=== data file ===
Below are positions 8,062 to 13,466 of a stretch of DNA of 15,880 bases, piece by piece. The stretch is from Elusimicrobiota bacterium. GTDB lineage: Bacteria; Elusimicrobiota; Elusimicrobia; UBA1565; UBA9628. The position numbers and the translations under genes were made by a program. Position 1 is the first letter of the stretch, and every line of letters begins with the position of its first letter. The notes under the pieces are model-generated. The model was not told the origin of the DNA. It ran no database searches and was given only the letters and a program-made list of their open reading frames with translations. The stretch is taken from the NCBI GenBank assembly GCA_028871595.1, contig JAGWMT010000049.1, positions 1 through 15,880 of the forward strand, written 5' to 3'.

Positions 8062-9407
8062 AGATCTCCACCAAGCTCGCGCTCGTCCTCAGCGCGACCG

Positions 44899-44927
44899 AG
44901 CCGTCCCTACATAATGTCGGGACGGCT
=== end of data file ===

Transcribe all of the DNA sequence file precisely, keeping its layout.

Below are positions 8,062 to 13,466 of a stretch of DNA of 15,880 bases, piece by piece. The stretch is from Elusimicrobiota bacterium. GTDB lineage: Bacteria; Elusimicrobiota; Elusimicrobia; UBA1565; UBA9628. The position numbers and the translations under genes were made by a program. Position 1 is the first letter of the stretch, and every line of letters begins with the position of its first letter. The notes under the pieces are model-generated. The model was not told the origin of the DNA. It ran no database searches and was given only the letters and a program-made list of their open reading frames with translations. The stretch is taken from the NCBI GenBank assembly GCA_028871595.1, contig JAGWMT010000049.1, positions 1 through 15,880 of the forward strand, written 5' to 3'.

Positions 8062-9407
8062 AGATCTCCACCAAGCTCGCGCTCGTCCTCAGCGCGACCG

Positions 44899-44927
44899 AG
44901 CCGTCCCTACATAATGTCGGGACGGCT